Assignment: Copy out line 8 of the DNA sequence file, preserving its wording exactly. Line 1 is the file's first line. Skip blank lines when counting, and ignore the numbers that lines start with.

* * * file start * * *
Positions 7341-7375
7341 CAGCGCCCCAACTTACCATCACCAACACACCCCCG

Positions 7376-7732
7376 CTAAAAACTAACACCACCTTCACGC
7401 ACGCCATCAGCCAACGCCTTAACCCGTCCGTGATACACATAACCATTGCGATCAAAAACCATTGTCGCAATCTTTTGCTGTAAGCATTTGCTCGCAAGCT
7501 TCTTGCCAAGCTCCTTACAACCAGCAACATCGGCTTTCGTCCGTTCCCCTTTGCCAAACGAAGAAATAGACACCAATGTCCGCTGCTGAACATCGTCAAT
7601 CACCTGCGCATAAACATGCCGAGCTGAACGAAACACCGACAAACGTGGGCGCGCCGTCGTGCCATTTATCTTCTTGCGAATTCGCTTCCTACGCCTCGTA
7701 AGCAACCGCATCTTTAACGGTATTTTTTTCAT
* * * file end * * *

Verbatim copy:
7701 AGCAACCGCATCTTTAACGGTATTTTTTTCAT